Wednesday, November 11, 2009

When Generals Disagree

Both the Washington Post and the New York Times are reporting tonight that the U.S. Ambassador in Afghanistan, ex-Lt. General Eikenberry, does not support General McChrystal's request for more troops.

From the WaPo story:

The U.S. ambassador in Kabul sent two classified cables to Washington in the last week expressing deep concerns about sending more U.S. troops to Afghanistan until Afghan President Hamid Karzai's government demonstrates that it is willing to tackle the corruption and mismanagement that has fueled the Taliban's rise, said senior U.S. officials.

From the NYT:

Mr. Obama asked General Eikenberry about his concerns during the meeting on Wednesday, officials said, and raised questions about each of the four military options and how they might be tinkered with or changed ... [Senior] officials, who requested anonymity in order to discuss delicate White House deliberations, did not describe General Eikenberry’s reasons for opposing additional American forces, although he has recently expressed strong concerns about President Hamid Karzai’s reliability as a partner and corruption in his government.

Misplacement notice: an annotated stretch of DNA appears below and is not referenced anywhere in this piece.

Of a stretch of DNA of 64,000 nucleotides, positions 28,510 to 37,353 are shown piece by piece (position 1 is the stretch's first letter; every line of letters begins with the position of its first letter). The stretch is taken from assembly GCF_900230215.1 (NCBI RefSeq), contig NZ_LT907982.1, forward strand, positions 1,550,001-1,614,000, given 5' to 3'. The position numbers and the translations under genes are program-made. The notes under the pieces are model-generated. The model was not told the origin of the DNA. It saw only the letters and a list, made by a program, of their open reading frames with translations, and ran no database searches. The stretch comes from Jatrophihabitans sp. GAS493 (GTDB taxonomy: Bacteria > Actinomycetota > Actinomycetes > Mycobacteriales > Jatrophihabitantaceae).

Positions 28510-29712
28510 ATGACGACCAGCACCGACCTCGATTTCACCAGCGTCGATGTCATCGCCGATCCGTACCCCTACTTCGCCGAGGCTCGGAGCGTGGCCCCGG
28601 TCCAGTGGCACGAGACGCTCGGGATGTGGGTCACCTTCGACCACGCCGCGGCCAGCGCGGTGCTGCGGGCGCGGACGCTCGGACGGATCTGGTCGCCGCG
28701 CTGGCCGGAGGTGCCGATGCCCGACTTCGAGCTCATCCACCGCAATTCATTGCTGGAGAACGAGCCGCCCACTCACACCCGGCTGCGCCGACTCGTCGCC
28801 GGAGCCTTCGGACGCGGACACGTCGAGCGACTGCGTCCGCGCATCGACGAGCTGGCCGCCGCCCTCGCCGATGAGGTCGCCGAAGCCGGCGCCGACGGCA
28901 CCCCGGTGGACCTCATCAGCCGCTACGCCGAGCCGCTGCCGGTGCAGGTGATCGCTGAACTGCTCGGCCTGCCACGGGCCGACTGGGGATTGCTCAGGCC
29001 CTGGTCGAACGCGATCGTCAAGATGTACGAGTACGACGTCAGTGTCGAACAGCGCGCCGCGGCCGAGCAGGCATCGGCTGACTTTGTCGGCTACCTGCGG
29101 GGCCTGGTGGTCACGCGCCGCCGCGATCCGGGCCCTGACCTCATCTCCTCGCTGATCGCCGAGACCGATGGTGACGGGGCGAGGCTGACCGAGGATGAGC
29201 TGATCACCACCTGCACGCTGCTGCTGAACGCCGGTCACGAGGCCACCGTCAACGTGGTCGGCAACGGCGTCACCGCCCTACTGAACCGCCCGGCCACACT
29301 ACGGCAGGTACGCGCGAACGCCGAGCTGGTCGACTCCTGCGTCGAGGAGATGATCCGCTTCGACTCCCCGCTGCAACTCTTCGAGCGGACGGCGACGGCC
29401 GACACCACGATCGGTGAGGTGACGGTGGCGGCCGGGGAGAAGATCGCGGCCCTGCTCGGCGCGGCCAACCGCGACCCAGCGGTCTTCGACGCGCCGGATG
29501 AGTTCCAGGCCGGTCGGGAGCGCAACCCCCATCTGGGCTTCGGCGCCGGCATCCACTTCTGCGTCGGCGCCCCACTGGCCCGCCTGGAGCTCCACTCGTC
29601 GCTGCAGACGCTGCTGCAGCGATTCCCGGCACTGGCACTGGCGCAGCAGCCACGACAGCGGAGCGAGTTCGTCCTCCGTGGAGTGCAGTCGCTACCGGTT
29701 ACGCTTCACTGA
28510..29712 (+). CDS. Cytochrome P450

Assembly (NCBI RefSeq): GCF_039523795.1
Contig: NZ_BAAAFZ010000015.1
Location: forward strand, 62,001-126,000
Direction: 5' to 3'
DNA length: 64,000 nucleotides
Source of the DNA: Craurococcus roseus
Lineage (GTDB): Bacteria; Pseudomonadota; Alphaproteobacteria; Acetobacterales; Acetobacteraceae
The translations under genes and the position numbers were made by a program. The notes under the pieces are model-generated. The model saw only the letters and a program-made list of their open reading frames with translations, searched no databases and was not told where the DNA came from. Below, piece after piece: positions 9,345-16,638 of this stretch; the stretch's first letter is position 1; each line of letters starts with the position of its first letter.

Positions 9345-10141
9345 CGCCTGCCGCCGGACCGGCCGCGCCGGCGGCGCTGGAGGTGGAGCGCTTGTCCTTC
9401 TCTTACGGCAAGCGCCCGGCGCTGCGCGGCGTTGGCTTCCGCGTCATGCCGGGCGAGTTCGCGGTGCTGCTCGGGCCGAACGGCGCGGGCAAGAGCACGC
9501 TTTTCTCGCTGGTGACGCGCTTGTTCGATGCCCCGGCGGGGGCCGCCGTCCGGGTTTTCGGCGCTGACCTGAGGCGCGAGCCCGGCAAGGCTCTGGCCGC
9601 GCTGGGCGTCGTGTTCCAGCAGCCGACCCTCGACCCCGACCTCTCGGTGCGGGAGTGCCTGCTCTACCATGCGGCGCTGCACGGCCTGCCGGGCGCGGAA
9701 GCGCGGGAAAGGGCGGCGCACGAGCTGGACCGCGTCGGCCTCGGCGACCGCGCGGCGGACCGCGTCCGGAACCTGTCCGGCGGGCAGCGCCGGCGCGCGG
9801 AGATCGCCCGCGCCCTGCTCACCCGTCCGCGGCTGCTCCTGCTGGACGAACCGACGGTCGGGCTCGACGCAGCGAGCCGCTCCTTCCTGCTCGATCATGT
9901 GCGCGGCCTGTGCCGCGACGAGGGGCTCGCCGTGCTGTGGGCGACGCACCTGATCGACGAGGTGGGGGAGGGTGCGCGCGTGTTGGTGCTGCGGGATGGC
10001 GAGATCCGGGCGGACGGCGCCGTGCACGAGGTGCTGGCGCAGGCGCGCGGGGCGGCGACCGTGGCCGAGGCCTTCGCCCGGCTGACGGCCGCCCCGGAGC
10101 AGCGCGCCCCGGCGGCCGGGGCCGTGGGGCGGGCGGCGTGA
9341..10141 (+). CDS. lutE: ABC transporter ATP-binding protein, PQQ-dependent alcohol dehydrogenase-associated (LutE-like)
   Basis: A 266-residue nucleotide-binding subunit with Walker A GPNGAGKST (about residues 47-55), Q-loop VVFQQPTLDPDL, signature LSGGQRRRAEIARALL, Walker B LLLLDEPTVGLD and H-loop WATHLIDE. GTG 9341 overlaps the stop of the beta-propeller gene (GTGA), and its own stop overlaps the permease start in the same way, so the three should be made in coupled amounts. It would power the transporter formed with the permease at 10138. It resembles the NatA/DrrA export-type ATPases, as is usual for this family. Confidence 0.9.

I presume that Ambassador Eikenberry's concerns today are more or less the same as the ones he expressed during testimony before Congress in 2007:

Army Lt. Gen. Karl W. Eikenberry, the outgoing top U.S. commander in Afghanistan, also warned that an even greater threat than the resurgent Taliban is the possibility that the government of President Hamid Karzai will suffer an irreversible loss of legitimacy among the Afghan population.

-- snip --

"The long-term threat to campaign success . . . is the potential irretrievable loss of legitimacy of the government of Afghanistan," he said.

"The accumulated effects of violent terrorist insurgent attacks, corruption, insufficient social resources and growing income disparities, all overlaid by a major international presence, are taking their toll on Afghan government legitimacy," he said. "A point could be reached at which the government of Afghanistan becomes irrelevant to its people, and the goal of establishing a democratic, moderate, self-sustaining state could be lost forever."

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